Rise of frozen snacking driven by consumers' desire for permissible indulgence

By Mary Ellen Shoup

- Last updated on GMT

Photo Credit: GettyImages / jenifoto
Photo Credit: GettyImages / jenifoto

Related tags frozen snacking Mintel

Consumers have evolved their definition of what qualifies as a snack and are increasingly seeking out permissibly indulgent options, which has given rise to a new type of snacking behavior in the frozen set, Mintel consumer insights research suggests.

Mintel's consumer research findings noted that 51% of consumers surveyed are snacking because they are treating themselves more often, and 50% are snacking as a form of added comfort.

Additionally, 78% of consumers believe snacking can be a part of a healthy diet and 69% want snacks that balance health and taste.

This has broadened the definition of snacking particularly in the area of permissible indulgence, an area in which the frozen aisle is uniquely positioned to win, claimed Mintel senior consultant Paris Hogan in a new report.

According to Mintel, 38% of frozen novelty consumers reported that they are snacking more often than before the pandemic and in the last six months, 59% of consumers said they purchased frozen desserts as a snack.

"As the definition of snacking has widened, ​frozen snacking has entered the consideration set in a big way,"​ said Hogan.

Flavor and taste outweigh health attributes

"When choosing a snack to eat, 'taste,' 'flavor,' and 'satisfying a craving' out-rank 'health,' in terms of importance,"​ said Hogan.

According to Mintel consumer data, three out of four consumers look for options that are both healthy and taste great, but very few (39%) are willing to sacrifice taste for a healthier option. 

This trend towards snack options that balance indulgence with health attributes has given rise to a new breed of snacking options in the frozen set, noted Hogan.

"Frozen treats are no longer solely confined to the late evening/nighttime after dinner occasion, and in consumer’s minds, have likely evolved from frozen treats to frozen snacks,"​ she said. 

"Consumers are now eating frozen novelties in the early afternoon, late afternoon, and some in the late-AM, along within the evening. And, 62% of consumers snack on frozen yogurt bars and 50% on frozen ice cream bars, at least a few times a week."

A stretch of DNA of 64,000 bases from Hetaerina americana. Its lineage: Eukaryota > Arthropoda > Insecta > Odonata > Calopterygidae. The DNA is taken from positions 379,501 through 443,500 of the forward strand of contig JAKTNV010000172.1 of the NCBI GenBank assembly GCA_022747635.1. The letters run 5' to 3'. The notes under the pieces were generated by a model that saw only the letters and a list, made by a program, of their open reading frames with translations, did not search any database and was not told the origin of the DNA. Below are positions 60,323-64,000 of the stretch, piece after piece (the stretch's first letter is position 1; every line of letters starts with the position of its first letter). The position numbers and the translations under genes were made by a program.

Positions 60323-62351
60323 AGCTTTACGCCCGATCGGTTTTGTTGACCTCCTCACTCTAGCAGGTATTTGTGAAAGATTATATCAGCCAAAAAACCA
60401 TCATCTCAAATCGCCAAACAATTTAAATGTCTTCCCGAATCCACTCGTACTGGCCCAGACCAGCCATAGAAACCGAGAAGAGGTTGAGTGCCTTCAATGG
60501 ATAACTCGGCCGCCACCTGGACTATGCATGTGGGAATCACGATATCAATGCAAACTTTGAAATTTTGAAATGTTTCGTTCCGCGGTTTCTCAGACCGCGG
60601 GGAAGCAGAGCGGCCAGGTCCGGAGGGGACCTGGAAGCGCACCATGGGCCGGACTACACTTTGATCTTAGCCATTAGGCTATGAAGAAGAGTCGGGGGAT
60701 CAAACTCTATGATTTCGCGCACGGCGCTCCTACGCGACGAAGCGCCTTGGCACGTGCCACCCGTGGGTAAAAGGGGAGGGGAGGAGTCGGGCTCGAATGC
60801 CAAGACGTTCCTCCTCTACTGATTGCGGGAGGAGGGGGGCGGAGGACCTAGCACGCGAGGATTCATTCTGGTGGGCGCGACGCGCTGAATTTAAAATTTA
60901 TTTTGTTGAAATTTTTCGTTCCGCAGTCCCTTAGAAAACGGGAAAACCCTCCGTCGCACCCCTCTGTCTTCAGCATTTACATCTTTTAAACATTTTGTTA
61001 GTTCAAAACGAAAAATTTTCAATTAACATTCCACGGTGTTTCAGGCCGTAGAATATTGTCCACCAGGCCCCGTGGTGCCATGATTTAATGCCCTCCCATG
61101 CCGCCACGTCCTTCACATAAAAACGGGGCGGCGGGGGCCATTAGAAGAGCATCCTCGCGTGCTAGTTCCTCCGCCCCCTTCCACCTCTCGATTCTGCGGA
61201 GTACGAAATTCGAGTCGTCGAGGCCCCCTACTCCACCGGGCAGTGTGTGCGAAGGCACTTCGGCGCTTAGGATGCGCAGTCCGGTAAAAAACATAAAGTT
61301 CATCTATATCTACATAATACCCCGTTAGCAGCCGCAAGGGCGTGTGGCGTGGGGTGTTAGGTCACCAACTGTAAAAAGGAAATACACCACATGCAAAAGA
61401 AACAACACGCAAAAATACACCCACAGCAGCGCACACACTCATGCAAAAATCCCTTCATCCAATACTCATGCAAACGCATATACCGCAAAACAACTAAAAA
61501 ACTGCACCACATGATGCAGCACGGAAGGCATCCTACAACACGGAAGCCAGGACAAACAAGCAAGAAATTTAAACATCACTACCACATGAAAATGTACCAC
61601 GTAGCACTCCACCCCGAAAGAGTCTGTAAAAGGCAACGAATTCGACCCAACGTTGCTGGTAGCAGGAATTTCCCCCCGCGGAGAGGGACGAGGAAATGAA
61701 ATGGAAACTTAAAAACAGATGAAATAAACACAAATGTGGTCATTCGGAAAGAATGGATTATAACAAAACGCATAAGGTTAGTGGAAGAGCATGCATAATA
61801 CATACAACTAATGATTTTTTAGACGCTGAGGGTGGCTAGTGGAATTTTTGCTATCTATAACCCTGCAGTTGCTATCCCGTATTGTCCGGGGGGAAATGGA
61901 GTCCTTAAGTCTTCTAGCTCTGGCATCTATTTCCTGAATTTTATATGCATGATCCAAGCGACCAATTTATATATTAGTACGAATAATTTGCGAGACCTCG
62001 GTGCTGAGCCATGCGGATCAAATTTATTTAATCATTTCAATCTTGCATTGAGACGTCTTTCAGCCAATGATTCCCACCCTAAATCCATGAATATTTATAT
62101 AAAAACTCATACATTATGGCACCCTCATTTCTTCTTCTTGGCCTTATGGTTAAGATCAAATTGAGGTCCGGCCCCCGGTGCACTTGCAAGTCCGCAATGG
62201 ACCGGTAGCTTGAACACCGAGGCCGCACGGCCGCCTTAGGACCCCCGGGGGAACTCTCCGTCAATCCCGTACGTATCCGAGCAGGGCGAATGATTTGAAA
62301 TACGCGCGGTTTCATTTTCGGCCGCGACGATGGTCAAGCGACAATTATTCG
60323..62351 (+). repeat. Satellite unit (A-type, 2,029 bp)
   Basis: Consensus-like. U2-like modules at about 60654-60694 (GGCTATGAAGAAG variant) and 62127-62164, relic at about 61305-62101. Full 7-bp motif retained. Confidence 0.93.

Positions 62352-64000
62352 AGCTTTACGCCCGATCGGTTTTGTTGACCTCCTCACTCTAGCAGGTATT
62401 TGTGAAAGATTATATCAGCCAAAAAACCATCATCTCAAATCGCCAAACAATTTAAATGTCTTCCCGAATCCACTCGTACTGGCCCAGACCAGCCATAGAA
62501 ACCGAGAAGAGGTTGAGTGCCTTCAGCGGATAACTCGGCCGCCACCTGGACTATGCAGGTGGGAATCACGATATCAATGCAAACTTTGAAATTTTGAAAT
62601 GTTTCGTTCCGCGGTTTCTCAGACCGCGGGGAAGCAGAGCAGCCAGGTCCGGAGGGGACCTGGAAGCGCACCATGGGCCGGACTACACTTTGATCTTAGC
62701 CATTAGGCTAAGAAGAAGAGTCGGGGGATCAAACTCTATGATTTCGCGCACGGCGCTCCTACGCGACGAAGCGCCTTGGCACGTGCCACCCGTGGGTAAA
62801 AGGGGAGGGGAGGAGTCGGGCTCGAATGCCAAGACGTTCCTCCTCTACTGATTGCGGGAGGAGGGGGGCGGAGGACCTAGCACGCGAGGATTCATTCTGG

Growth of frozen novelties category

This has played out in the broader market landscape with the frozen novelties market reaching $6bn in June 2021 in multi-outlet (MULO) channels growing at a rate of 13.5% in the past year vs. ice cream's 3% growth, according to Mintel.

Brands such as Yasso, Outshine, and My Mochi, which have introduced a number of better-for-you products and formats to the frozen novelties category, are outpacing traditional ice cream and frozen dessert products, noted Hogan. 

Meanwhile, snacking brands such as KIND have proven successful by turning up the indulgence aspect of their products. Last year, KIND entered the frozen category​ with its line of KIND frozen bars.

"Both Yasso and Outshine outperform diet-related brands (Halo Top, Enlightened, Rebel) and traditional ice cream brands (Ben & Jerry’s, Häagen-Dazs) on permissibility attributes,"​ said Hogan, adding that the market for permissibly indulgent snacks is poised for more growth.

"Permissible indulgence is growing in demand, and substantial opportunities exist for frozen snacks to fill the void. And, opportunities lie ahead to extend into even more day parts, to address the needs of a wide range of consumers looking to balance health and taste, a trend that has been led by brands like Kind, Outshine, Yasso, and Sabra,"​ said Hogan.


How does frozen and fresh snacking impact kids' snacking trends? Find out during Part II of the FOOD FOR KIDS Interactive Broadcast Series taking place on Wednesday, Nov. 17th. Register HERE.​ 


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